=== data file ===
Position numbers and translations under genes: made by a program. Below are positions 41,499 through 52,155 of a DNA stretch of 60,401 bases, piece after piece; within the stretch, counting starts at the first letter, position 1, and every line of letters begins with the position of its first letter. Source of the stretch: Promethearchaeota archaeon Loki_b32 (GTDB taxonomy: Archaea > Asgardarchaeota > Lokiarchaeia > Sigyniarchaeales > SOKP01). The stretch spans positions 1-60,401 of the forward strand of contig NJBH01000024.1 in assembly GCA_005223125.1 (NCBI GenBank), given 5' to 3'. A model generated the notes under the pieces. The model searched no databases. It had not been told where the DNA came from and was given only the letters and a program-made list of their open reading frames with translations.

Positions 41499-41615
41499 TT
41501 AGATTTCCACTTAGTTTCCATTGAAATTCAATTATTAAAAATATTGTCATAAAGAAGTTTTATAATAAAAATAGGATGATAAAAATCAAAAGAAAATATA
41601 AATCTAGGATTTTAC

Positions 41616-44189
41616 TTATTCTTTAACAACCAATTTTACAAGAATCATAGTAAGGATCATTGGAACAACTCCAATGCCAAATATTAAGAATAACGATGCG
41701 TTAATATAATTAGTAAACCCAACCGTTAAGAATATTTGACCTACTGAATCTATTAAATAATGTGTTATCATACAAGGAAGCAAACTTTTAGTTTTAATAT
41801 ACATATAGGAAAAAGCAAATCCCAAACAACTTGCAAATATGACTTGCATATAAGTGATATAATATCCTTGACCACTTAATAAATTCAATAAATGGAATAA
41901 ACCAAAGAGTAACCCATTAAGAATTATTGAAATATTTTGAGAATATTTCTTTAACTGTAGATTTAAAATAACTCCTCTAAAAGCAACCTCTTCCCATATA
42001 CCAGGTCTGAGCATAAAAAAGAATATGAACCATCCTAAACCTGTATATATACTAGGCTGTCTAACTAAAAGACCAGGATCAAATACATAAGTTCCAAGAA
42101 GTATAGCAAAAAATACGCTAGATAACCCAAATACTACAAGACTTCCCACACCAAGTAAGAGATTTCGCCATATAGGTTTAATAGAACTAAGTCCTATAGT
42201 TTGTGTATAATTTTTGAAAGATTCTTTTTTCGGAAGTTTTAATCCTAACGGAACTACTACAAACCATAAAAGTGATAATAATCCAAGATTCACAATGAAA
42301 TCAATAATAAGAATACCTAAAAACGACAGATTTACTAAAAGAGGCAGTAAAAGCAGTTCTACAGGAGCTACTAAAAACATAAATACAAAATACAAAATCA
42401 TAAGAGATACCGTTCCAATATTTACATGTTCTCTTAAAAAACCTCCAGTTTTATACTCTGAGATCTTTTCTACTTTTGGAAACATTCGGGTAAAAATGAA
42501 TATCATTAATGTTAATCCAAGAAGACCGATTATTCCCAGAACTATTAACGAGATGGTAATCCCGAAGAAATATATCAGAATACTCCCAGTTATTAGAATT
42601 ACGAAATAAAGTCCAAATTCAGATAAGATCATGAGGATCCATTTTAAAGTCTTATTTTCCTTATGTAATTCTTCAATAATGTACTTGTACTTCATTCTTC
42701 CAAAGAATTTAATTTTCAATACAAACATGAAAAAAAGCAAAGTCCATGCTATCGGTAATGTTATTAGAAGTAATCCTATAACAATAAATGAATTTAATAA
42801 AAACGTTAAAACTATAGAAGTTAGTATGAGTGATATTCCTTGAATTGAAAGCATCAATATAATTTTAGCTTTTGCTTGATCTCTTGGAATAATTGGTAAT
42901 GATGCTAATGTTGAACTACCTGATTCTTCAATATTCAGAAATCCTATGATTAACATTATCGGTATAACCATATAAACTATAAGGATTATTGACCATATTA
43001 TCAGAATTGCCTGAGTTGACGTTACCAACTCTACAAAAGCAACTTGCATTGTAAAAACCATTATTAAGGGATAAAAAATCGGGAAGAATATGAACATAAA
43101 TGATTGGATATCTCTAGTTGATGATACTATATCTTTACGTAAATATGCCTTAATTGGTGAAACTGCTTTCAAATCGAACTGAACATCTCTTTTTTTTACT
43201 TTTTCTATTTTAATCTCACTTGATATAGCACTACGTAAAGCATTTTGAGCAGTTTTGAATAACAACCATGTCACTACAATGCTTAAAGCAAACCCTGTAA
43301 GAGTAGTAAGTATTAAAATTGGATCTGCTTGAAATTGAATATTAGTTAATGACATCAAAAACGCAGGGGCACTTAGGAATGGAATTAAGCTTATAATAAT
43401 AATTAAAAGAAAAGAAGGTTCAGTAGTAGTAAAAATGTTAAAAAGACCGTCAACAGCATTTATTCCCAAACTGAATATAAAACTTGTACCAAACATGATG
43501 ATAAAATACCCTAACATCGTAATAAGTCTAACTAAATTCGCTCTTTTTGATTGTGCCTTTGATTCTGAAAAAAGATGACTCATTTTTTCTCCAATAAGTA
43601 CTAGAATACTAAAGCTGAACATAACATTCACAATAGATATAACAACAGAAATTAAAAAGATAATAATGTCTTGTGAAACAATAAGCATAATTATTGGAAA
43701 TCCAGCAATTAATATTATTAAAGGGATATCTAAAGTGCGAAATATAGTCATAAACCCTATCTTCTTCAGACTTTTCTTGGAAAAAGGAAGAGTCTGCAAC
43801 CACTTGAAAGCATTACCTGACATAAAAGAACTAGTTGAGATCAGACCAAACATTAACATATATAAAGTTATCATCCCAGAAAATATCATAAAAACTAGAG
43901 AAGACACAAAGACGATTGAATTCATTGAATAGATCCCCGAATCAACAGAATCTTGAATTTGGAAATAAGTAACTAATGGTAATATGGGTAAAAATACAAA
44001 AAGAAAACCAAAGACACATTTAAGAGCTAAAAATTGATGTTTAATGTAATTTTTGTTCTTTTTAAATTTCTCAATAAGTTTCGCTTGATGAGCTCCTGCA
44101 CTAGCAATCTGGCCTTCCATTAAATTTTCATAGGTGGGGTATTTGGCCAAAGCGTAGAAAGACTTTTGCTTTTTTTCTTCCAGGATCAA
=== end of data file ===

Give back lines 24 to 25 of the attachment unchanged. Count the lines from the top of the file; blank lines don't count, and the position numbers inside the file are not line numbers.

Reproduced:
43301 GAGTAGTAAGTATTAAAATTGGATCTGCTTGAAATTGAATATTAGTTAATGACATCAAAAACGCAGGGGCACTTAGGAATGGAATTAAGCTTATAATAAT
43401 AATTAAAAGAAAAGAAGGTTCAGTAGTAGTAAAAATGTTAAAAAGACCGTCAACAGCATTTATTCCCAAACTGAATATAAAACTTGTACCAAACATGATG